Netezza is all about supporting high-scale analytic applications at digital marketing firms, telcos, and other firms mining tens or hundreds of terabytes or even petabytes of data. IBM Netezza TwinFin appliances support massively parallel processing and can be deployed in one day, according to IBM. Netezza supports deep "i-Class" in-database analytics in various languages and approaches, including Java, C, C++, Python, and MapReduce. i-Class also supports matrix-manipulation approaches, such as those used by SAS, IBM SPSS, and the R programming language. IBM Netezza recently added a high-capacity appliance for long-term archival storage needed to meet regulatory requirements.

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Infobright Cuts DBA Labor And Query Times
The Infobright column-store database is aimed at analytic analysis of moderate data volumes ranging from hundreds of gigbytes up to tens of terabytes. This is also the core market for Oracle and Microsoft SQL Server, but InfoBright says its alternative database, which is built on MySQL and designed for analytic applications, delivers higher performance at lower cost with much less database administrative work. The column-store database creates indexes automatically and there's no data partitioning and minimal ongoing DBA tuning required. The company claims customers are doing 90% less work than required for conventional databases while incurring half the cost in terms of database licensing and storage, thanks to high data compression.

Infobright's recent 4.0 release added a DomainExpert feature lets companies ignore repeating patterns of data that don't change, such as email addresses, URLs, and IP addresses. Companies add their own patterns as well, whether it's related to call data records, financial trading, or geospatial information. The Knowledge Grid query engine then has the brains to ignore this static data and explore only changing data. That saves query time because irrelevant data doesn't have to be decompressed and interrogated.

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Kognitio Offers Three Appliance Speeds And Virtual Cubes
Kognitio is a database vendor that doesn't have its own hardware, but bowing to customer interest in rapid deployment, it offers Lakes, Rivers, and Rapids appliances with its WX2 database preinstalled on HP or IBM hardware. The Lakes configuration delivers high-capacity storage at low cost, with 10 terabytes of storage and 48 compute cores per module. Telcos or financial services might use this configuration to scan vast stores of records retained for compliance reasons. The Rivers configuration balances speed and capacity, with 2.5 terabytes of storage and 48 cores per module. For the ultimate in query performance, the Rapids configuration offers 96 cores of processing power against just 1.5 terabytes per module. This appliance is aimed at financial firms doing algorithmic trading or other high-performance demands.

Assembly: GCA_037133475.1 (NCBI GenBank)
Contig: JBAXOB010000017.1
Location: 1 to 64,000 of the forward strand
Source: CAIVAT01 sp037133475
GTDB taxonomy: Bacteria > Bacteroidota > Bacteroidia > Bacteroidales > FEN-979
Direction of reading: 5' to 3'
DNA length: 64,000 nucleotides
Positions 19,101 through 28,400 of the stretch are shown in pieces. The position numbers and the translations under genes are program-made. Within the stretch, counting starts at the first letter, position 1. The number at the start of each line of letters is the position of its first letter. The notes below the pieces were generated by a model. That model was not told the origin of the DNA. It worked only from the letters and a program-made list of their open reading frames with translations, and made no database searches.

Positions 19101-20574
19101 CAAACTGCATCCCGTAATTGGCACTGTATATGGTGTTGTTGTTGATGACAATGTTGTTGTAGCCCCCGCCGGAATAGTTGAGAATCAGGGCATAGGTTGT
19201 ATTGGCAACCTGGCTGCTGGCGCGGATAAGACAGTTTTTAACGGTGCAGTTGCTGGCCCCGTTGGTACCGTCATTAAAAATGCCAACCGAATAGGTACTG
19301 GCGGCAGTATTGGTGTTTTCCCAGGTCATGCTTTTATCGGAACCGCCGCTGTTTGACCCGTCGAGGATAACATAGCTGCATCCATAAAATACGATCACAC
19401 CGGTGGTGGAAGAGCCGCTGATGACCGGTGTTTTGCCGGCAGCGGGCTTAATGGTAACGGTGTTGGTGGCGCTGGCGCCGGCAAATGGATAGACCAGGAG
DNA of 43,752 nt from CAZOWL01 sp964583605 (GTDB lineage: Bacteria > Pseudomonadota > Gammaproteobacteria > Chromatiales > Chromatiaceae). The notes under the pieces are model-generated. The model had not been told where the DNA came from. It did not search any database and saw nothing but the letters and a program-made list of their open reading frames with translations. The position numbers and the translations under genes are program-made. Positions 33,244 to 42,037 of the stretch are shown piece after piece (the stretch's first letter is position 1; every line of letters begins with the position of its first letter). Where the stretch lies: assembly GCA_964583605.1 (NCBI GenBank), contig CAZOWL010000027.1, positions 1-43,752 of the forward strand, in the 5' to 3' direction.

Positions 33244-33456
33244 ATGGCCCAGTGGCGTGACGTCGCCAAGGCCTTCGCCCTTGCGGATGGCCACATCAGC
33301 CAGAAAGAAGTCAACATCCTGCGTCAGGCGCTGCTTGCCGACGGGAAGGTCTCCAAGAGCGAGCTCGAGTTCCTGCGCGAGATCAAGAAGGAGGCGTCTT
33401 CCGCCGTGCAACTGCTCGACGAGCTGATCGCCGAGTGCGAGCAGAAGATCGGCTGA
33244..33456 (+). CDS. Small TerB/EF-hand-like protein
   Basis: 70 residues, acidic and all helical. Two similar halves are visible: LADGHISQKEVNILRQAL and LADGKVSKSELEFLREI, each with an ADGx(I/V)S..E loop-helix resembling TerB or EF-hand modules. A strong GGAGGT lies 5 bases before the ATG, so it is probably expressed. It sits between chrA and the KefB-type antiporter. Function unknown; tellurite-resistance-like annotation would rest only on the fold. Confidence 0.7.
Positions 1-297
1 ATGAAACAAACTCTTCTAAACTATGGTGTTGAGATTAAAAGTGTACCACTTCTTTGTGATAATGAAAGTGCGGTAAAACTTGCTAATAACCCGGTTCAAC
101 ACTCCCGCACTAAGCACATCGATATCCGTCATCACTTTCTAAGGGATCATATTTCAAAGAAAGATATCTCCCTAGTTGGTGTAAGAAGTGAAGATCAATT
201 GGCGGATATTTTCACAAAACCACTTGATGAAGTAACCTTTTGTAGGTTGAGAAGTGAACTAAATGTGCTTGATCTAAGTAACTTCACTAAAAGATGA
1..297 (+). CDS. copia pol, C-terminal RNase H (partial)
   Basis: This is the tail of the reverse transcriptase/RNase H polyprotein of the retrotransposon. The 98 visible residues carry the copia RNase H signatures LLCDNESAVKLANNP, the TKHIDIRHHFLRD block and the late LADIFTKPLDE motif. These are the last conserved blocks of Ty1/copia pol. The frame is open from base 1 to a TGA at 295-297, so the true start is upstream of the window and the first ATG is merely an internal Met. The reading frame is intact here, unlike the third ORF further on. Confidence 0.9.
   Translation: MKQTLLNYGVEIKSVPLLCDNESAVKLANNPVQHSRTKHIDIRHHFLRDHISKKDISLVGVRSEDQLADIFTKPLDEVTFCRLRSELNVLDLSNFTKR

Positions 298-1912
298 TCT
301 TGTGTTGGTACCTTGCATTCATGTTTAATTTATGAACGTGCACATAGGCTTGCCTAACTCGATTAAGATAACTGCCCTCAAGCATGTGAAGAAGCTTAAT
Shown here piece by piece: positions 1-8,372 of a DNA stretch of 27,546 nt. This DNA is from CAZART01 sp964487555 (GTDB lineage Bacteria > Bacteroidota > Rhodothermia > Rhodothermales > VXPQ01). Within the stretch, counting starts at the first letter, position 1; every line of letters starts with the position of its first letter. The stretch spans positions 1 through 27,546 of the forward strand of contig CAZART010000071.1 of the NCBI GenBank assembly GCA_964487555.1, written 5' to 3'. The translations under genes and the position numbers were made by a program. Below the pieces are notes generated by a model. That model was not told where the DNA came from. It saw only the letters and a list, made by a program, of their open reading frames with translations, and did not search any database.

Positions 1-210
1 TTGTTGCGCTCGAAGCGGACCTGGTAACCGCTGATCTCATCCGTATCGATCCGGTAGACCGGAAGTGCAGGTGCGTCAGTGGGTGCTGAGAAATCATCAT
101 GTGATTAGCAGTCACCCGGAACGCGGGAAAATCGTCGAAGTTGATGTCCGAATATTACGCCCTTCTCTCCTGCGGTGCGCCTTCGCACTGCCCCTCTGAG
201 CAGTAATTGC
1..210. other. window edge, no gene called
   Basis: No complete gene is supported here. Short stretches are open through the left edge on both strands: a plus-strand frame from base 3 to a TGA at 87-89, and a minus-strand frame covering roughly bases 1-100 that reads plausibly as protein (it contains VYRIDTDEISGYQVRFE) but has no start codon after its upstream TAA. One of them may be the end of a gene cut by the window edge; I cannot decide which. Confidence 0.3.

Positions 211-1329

This year Kognitio added a virtual-OLAP-style "Pablo" analysis engine that offers flexible, what-if analysis by business users. This optional extension to WX2 builds virtualized cubes on the fly. Thus, any dimension of data in a WX2 database can be used for rapid-fire analysis from a cube held entirely in memory. The front-end interface for this analysis is Microsoft Excel by way of A La Carte, a Pablo feature that lets users of this familiar spreadsheet interfaces tap into the data in WX2.

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Microsoft Scales Out SQL Server With PDW
Two and a half years in development and more than six months in preview release, the Microsoft SQL Server R2 Parallel Data Warehouse (PDW) was released in early 2011 to enable customers to scale up into deployments analyzing hundreds of terabytes. The appliance is offered on hardware from partners including Hewlett-Packard. At launch, PDW pricing was just over $13,000 per terabyte of user-accessible data, including hardware, though Microsoft shops can expect discounting. It remains to be seen how deep street-price discounts will go.

PDW, like many products, uses massively parallel processing to support high scalability, but Microsoft was late to the market and lags behind market leaders on in-database analytics and in-memory analysis. Microsoft is counting on the appeal of its total database platform as a differentiator. That means everything from its data lineage and budding master data management capabilities to its widely used Information Integration, Analysis and Reporting services, all of which are built-in components of the SQL Server database.

Microsoft announced October 12 that it will get into the big data, non-relational data world with a Windows-focused release of Apache Hadoop and a related SQL Azure Hadoop service. The Azure service will debut by the end of 2011 while the on-premises software is expected in the first half of 2012. No word on whether Microsoft will work with hardware partners on a related big data appliance.

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Oracle Adds To Its Engineered Systems Story
Oracle says Exadata (shown at left) is its most successful product launch ever, landing more than 1,000 customers since it was introduced in 2008. This "engineered system" puts Oracle's 11g Database on supporting X86-based processing and disk-based storage tiers with flash cache available for ultra-fast querying. It can be used for either transactional environments or data warehousing (though not both simultaneously). Exadata's Hybrid Columnar Compression offers some of the storage efficiencies of column-store databases, delivering up to a 10-to-1 compression ratio, versus an average of 4-to-1 for most row-store databases.

Oracle expanded its engineered systems family in September by announcing the Oracle SuperCluster (shown at right), a new product due out this fall based on the new Sun Sparc T-4 chip. SuperCluster is available in full-rack or half-rack configurations, and you can add capacity in half-rack increments. The full-rack includes 1,200 CPU threads, 4 TB of DRAM, between 97 TB and 198 TB of hard disk, and 8.66 TB of flash memory.